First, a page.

Linguistics and Translation Studies: Implications and Applications. In: Baker, M., Francis, G. & Tognini-Bonelli, E. (eds)
Text and Technology: In Honour of John Sinclair
. Amsterdam & Philadelphia: John Benjamins. 233
David Damrosch’s writings on world literature envision readers “making themselves at home abroad.” This essay argues against
his Thoreauvian optimism, given a world that is too large to grasp or to become a home. World literature cannot be naturalized.
Drawing on examples from Leibniz, Achebe, Walcott, and Petrarch, the essay proposes that world literature is best identified
in terms not of the value of authors and works, nor of the situations portrayed through the characters and plots, but of the
nature of the readerly experience. It examines the style of representation in world literature, which Brian Lennon’s book
In Babel’s Shadow productively characterizes as a kind of kitsch reflecting a struggle to communicate. World literature is not, as Damrosch
says, “writing that gains in translation,” but writing that retains its alienness even in the original.
Alves, F. & Liparini Campos, T. 2009. Translation technology in time: investigating the impact of translation memory systems and time pressure on types of internal and external support. In: Göpferich, S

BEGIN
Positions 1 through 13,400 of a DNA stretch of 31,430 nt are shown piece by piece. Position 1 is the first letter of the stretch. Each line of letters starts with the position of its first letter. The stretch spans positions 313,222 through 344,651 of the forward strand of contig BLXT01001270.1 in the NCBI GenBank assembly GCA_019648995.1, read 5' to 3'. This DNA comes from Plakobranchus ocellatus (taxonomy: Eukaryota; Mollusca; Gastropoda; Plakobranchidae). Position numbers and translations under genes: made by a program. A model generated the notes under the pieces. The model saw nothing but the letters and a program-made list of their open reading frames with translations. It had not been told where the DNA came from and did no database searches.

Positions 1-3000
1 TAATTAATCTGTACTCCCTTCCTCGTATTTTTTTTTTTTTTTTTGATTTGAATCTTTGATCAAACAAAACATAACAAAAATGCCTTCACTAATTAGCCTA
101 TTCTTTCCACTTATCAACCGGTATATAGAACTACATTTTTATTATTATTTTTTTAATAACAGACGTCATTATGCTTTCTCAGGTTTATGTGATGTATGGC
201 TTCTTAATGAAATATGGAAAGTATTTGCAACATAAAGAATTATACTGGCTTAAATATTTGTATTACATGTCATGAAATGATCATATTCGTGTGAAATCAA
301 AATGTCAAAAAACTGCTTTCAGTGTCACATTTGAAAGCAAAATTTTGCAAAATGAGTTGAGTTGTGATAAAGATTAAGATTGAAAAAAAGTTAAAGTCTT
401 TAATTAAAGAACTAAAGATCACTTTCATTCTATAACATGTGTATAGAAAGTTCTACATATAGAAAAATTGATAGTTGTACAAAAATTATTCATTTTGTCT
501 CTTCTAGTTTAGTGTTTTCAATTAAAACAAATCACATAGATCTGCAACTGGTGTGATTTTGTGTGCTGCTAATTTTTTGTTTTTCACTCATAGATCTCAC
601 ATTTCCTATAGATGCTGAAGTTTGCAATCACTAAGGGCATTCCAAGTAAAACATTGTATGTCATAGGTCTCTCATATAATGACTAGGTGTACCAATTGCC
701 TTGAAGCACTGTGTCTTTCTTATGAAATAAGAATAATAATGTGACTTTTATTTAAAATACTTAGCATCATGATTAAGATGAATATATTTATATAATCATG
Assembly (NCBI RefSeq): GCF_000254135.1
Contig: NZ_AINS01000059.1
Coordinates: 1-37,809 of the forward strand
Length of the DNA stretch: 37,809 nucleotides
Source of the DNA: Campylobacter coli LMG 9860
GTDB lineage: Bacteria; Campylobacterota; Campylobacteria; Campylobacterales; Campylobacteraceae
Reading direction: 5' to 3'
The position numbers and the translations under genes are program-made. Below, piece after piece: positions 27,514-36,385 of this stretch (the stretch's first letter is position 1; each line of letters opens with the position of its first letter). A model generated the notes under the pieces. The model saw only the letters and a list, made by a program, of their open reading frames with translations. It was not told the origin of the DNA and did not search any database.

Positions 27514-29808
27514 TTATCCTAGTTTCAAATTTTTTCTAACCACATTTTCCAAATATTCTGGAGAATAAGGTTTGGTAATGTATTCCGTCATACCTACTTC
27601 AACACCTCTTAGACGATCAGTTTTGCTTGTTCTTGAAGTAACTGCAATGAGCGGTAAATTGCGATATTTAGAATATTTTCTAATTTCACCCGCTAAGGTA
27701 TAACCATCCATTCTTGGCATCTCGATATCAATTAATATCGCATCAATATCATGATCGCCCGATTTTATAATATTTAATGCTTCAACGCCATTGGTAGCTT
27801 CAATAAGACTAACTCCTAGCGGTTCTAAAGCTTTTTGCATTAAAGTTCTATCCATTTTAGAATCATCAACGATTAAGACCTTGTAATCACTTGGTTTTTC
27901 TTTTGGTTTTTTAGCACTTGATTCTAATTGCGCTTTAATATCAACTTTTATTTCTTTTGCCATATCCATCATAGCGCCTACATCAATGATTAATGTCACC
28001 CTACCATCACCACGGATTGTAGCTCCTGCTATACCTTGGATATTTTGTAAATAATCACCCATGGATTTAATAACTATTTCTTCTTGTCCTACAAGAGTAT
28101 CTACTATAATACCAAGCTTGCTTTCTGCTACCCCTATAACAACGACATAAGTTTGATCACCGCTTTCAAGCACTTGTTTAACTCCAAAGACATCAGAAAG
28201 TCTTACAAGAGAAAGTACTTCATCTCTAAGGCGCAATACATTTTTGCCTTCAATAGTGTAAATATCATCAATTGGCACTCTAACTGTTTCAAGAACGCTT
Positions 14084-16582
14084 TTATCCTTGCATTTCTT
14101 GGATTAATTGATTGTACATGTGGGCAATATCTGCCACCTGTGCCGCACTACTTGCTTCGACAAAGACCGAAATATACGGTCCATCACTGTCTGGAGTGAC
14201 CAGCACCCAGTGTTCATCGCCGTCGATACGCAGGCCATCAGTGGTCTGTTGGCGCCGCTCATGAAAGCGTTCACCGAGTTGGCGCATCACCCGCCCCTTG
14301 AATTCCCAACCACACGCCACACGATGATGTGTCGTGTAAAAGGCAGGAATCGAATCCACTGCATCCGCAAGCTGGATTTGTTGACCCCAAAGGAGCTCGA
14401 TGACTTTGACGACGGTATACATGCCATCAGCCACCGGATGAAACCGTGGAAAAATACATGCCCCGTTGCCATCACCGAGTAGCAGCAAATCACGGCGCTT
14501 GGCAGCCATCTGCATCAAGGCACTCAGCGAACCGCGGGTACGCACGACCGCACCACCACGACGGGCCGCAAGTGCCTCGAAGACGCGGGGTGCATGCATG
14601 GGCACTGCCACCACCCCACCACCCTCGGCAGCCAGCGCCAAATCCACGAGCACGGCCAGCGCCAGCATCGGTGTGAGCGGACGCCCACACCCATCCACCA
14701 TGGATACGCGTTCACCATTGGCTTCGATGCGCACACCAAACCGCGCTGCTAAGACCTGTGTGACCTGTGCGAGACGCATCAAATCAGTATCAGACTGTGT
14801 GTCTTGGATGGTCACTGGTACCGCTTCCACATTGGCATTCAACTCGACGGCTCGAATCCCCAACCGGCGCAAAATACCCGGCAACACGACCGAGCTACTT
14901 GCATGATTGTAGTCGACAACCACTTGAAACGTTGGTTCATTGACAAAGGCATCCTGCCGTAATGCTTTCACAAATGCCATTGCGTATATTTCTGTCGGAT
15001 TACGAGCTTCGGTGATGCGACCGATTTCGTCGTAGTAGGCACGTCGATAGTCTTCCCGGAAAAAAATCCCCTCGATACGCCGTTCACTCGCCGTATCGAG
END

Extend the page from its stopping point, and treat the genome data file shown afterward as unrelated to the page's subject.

Even-Zohar, I. 1978. The Position of Translated Literature in the Literary Polysystem. In: Holmes, J. S., Lambert, J. & Van den Broeck, R. (eds.) Literature and Translation: New Perspectives in Literary Studies
When two literatures share at least part of their readership with each other, there is usually one which is culturally more
powerful. This power reveals itself in several ways, and may also be evident when two or more translations of the same work
are published in both literatures. In this case, the version of the less powerful literature, usually the second to be published,
may be influenced by the translation of the more powerful literature, in one or more aspects. This is what can be called derivative
translation. In this work, two derivative translations are considered. O testamento do tío Nacho will be analysed to see exactly in which aspects and to what extent it is a derivative translation. The Harry Potter series
translated into Galician (one of the languages of Spain) will be commented on to show how commercial issues may influence
the choices made by the translator in a derivative translation.
Becher, V. 2010. Abandoning the notion of “translation-inherent” explicitation: against a dogma of Translation Studies. Across Languages and Cultures. A Multidisciplinary Journal for Translation and Interpreting